and Catalyst (and all of its dependencies) will be downloaded, integrity-checked and installed.

The disadvantage of this approach is that you'll need a C compiler gcc, make, and related development utilities. Most Linux distributions have these available, but they aren't a part of the default install. Mac OS X offers gcc and make as part of its "developer tools" package, which you'll need to install if you choose to use cpan.

The cpan script is, unfortunately, notorious for asking difficult questions the first time that you run it (in order to build a configuration suitable for your system). If you want to avoid these questions and just get Catalyst installed, try the cat-install script at http://www.shadowcat.co.uk/static/cat-install. You can download that file, run it with Perl, and Catalyst should be installed when it's finished running.

 

Where to go for Help?


If cpan is just not working for you and you feel lost, the Catalyst community would love to help you out. The best place for questions is the #catalyst IRC channel on irc.perl.org. Users, developers, and other helpful people monitor this channel and are happy to answer Catalyst-related questions.

For longer questions, email is probably a better means of communication. Catalyst has an English-language users list that you can sign up for at: http://lists.scsys.co.uk/cgi-bin/mailman/listinfo/catalyst.

As Catalyst becomes more popular, new lists are being created for other languages. Catalyst-de was recently created for German-speaking users, and there's interest in creating a Japanese-language mailing list. Many readers of the English list speak other languages, so if you're having trouble with English, say so and someone can likely assist you in your native language.

Finally, the main project web site, http://www.catalystframework.org/, provides links to useful community tools including the Catalyst wiki, Planet Catalyst (a collection of Catalyst-related blog postings), and the Catalyst Advent Calendar (a mini-cookbook published each December).

As always, before posting to the mailing list or asking on IRC, do a quick Google search to see if you're experiencing a common problem.

 

Summary


Many web applications are implemented in a way that makes developing them painful and repetitive. Catalyst, an MVC framework for Perl, lets you design and implement a web application in a natural, maintainable, and testable manner. Everything that your web application needs to do is only written once; you connect to the database in one place, have configuration in one place, etc. Then, you just write actions for each URL that your application needs, without worrying about the database connections or HTML to produce. Catalyst will handle the details so you can worry about writing your application. Thanks to Catalyst's plug-in system, it can do more than just dispatch requests—it can manage sessions and users for you, as well as handle many other common tasks. Catalyst is designed to be reliable. There are hundreds of production applications and thousands of users. The code is well-tested and new releases almost always maintain compatibility with applications written for older versions. You don't have to worry about Catalyst breaking your application and slowing down your development. It just works.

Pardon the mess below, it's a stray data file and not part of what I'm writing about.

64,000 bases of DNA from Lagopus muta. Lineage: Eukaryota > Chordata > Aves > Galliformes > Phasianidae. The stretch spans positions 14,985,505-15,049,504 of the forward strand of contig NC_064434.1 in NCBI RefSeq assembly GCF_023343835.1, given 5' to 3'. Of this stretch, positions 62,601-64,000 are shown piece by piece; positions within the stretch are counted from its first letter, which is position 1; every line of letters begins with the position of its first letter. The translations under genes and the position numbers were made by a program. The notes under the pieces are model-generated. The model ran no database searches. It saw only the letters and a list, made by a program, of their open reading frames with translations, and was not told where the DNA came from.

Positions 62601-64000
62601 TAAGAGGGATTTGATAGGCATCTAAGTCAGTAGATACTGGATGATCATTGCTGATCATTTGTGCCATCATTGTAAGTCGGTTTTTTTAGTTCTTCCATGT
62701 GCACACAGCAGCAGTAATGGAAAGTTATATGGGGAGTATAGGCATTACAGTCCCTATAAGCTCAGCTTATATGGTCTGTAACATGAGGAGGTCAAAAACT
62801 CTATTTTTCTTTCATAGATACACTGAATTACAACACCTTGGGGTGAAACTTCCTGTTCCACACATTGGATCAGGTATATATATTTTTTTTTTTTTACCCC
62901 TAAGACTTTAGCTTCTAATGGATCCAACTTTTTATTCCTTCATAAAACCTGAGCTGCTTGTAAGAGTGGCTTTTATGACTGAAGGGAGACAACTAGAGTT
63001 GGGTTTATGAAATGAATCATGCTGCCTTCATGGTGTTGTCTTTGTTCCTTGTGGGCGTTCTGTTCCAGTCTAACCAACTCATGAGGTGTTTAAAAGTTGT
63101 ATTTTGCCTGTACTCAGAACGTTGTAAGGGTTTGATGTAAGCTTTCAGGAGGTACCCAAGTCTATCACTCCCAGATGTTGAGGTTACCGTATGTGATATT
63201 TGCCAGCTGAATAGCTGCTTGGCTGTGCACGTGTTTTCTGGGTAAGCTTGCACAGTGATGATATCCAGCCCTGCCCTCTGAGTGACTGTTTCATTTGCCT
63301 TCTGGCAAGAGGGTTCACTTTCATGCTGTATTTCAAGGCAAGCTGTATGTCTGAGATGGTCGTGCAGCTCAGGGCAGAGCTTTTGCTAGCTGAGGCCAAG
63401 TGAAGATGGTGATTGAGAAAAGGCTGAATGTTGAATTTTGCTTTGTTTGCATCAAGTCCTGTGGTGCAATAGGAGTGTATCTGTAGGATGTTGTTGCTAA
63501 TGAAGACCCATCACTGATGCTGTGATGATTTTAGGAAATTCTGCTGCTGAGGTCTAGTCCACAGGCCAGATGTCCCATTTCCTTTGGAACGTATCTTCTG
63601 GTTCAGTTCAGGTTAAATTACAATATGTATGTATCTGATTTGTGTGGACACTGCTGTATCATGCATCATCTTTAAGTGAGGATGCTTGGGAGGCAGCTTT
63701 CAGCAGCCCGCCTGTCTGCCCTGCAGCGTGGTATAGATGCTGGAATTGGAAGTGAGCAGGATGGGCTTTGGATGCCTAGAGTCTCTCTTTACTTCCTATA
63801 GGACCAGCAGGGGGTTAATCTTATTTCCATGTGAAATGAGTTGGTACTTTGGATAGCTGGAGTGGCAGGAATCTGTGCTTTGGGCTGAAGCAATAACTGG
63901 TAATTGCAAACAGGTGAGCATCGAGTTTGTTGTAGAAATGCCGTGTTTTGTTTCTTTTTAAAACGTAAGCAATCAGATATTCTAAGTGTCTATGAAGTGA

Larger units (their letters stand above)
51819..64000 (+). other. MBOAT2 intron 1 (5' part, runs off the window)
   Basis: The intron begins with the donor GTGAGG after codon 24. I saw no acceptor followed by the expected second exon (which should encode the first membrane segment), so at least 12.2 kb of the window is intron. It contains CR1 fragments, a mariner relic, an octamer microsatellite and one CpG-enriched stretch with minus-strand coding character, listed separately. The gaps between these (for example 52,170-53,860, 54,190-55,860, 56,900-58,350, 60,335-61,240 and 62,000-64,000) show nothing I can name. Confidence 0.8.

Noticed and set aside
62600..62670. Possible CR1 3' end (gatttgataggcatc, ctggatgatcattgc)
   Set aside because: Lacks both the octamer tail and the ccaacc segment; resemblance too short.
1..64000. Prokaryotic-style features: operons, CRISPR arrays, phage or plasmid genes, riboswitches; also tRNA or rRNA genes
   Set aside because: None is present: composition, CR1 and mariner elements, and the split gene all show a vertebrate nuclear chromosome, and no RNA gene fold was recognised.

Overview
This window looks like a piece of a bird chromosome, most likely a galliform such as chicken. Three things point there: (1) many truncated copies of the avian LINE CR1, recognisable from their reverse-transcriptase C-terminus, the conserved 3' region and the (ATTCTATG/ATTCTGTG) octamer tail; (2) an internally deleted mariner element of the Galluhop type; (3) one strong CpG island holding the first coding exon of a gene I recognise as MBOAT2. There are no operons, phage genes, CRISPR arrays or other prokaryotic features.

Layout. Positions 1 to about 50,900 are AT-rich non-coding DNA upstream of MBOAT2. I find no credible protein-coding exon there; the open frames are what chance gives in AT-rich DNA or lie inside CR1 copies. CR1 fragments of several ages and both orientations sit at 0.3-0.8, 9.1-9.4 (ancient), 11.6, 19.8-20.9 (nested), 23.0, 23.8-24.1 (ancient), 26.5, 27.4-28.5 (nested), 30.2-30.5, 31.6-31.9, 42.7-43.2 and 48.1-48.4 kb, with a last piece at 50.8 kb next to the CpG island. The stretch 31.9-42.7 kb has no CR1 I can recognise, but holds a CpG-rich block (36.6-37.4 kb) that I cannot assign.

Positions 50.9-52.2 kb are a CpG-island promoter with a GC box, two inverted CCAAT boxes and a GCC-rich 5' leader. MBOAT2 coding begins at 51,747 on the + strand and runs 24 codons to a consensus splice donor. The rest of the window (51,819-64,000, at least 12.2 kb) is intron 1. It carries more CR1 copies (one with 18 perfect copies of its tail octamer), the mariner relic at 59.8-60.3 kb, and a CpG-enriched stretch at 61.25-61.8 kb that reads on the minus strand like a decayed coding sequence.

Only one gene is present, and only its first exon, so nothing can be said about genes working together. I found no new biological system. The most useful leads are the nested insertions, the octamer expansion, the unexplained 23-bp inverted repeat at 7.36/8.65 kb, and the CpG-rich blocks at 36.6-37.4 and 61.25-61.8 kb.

Most importantly, Catalyst (and Perl) has a thriving community. You can ask a question on the IRC channel and get a response at almost any time of the day. There are also resources on the web for learning more; blogs from developers and users, recipes on the advent calendar and a wealth of questions answered on the mailing list.

About the Author

  • Jonathan Rockway

    Jonathan Rockway, a member of the Catalyst Core Team, has been programming Perl since his middle-school years. He became professionally involved with Perl when he was a desktop support minion at the University of Chicago and inherited a mod_perl application. He now works as a software developer at Infinity Interactive. In his spare time, he maintains a collection of modules on the CPAN and tries to speak at as many Perl conferences as possible.